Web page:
Tag Archives: LGBT

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Highlights From Emerald City Comicon, Day 1

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First of all, I always forget how impossible it is to get online at cons, so updates are going to be limited to when I can step away from the convention center. I have also never worn such an elaborate costume to a con, and I salute everyone whose costume is even more constricting and sweaty! Well done! (Costume photos tomorrow!)

After wandering the floor a bit and getting the lay of the land, I headed to my first panel of the con, Loving What You Hate: How to Love Media That Doesn’t Always Love You Back. The panel consisted of members of the Digital Future Lab at UW Bothell discussing their passion for various fandoms at the same time they examined what is problematic in each. (Problematic in this context refers to lack of diversity, racism, homophobia, etc.) It’s something many of us deal with, whether we’re directly effected by the particular issue or not. The conversation was based on a podcast episode by the same name from the DFL. The main take-away is that while we are bound to fall in love with things that have problematic themes, it’s also important to examine those problems and talk about them. And if you’re not sure if something is racist (for example), look into the response from the community it’s affecting. No community is monolithic, but it’s important to step outside yourself when an issue doesn’t directly affect you. It was a great panel, you should give the podcast episode a listen.

"The prop dept gave me a key item from each episode. So I do have Steve's blood. And a bomb." @HayleyAtwell #ECCC  — Emerald City Comicon (@emeraldcitycon) March 27, 2015
“The prop dept gave me a key item from each episode. So I do have Steve’s blood. And a bomb.” @HayleyAtwell #ECCC
— Emerald City Comicon (@emeraldcitycon) March 27, 2015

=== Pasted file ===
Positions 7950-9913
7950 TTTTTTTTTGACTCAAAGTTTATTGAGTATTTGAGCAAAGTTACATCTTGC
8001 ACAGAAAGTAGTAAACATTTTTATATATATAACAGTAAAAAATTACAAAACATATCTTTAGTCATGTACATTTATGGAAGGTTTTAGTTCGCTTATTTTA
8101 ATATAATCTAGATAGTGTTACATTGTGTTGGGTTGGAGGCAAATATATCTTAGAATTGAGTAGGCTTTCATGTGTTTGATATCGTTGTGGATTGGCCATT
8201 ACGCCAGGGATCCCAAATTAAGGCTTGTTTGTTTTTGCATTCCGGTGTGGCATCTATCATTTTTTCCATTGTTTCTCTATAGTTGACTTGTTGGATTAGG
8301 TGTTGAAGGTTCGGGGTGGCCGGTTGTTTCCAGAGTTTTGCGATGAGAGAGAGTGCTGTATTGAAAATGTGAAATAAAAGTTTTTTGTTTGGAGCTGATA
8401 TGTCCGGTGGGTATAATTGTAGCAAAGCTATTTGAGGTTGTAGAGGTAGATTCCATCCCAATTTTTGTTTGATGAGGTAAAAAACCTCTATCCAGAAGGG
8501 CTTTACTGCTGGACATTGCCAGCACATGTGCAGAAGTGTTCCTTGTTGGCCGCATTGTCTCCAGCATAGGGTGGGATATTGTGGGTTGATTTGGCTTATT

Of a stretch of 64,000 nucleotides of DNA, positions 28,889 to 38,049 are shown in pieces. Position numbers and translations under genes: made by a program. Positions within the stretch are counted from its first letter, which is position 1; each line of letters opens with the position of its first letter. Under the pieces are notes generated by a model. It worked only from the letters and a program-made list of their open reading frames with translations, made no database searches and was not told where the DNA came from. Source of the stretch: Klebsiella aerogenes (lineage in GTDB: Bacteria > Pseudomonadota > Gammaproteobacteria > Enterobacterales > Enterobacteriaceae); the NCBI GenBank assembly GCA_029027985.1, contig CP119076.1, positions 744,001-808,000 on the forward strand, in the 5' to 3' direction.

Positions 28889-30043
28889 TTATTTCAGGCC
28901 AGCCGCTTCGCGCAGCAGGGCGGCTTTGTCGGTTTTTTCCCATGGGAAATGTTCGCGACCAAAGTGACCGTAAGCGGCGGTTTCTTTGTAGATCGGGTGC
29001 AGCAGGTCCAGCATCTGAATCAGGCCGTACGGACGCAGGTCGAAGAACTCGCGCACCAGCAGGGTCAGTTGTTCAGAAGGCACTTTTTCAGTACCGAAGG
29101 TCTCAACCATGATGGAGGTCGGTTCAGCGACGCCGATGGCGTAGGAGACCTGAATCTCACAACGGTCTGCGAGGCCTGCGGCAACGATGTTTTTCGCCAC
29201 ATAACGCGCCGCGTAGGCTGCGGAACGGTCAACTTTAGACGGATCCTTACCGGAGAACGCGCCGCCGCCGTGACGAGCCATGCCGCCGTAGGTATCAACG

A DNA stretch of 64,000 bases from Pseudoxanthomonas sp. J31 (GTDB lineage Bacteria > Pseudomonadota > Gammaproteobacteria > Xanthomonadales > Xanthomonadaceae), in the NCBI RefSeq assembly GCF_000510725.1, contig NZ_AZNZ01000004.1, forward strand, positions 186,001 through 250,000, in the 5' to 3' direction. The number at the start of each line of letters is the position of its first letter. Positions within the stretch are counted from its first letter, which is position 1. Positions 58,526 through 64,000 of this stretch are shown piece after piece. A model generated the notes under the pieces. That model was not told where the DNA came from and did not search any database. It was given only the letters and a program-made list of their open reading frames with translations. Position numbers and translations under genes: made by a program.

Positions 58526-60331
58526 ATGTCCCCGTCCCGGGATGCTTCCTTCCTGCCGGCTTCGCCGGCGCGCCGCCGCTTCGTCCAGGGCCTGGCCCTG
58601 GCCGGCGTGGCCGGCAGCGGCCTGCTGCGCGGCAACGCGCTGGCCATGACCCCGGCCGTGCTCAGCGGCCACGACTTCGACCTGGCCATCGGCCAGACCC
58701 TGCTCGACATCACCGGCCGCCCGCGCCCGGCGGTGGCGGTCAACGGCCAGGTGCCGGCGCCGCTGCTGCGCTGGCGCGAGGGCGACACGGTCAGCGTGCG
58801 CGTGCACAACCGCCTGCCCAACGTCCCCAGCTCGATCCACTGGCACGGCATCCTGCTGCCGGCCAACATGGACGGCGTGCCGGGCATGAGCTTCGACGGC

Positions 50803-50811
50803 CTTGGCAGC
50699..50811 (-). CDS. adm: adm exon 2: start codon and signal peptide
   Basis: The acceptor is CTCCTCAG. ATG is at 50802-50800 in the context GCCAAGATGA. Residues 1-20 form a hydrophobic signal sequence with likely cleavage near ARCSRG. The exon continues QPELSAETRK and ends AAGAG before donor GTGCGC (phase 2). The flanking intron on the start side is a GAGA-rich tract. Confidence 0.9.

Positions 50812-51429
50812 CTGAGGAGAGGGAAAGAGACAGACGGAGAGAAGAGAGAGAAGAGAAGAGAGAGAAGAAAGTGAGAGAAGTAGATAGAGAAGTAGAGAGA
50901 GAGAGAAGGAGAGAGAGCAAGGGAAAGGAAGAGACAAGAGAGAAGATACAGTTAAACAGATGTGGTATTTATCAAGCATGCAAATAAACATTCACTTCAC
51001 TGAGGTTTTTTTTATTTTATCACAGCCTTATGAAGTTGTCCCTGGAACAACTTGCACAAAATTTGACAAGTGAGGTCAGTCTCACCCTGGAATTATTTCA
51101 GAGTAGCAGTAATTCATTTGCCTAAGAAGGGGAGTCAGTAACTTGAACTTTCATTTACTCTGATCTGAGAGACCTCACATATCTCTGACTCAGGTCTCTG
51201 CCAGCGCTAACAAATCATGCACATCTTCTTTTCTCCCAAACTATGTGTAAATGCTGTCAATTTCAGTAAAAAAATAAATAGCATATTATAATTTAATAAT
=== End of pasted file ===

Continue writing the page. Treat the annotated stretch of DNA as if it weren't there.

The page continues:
I arrived an hour early for the Hayley Atwell panel, and boy was I glad! The main hall was packed solid for Atwell’s first appearance since Agent Carter aired. The panel immediately started well: former Mythbuster Grant Imahara was the host which is a huge improvement from hosts in years past. (According to his Twitter feed Imahara is moderating a bunch of the panels throughout the weekend.) Hayley Atwell is beyond awesome: smart, well-spoken, thoughtful, compassionate, funny… everything you hope she is! She started off with a story of her clutzy first days of stunt-fighting. They didn’t end well for many members of the cast and crew, including a stuntman she accidentally kicked in the balls SIX TIMES! During the Q&A she was asked what she’d like to see next for Peggy Carter, and replied that she’d love to explore Peggy’s background and where she gained her strength and independence, or possibly see into Peggy’s future and how she handles having a family while continuing to kick ass. She also talked about how glad she is that Peggy’s friendship with Angie isn’t competitive as opposed to how female friendships are often portrayed. And while she considers Chris Evans almost like a brother, she indulged fans with a description of kissing him… he has VERY soft lips and smells really good. When asked what she’d like to be able to tell other woman, Atwell replied, “Know your value.”

Stay tuned for more tales from the con, coming up tomorrow!

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Emerald City Comicon Event Roundup!!!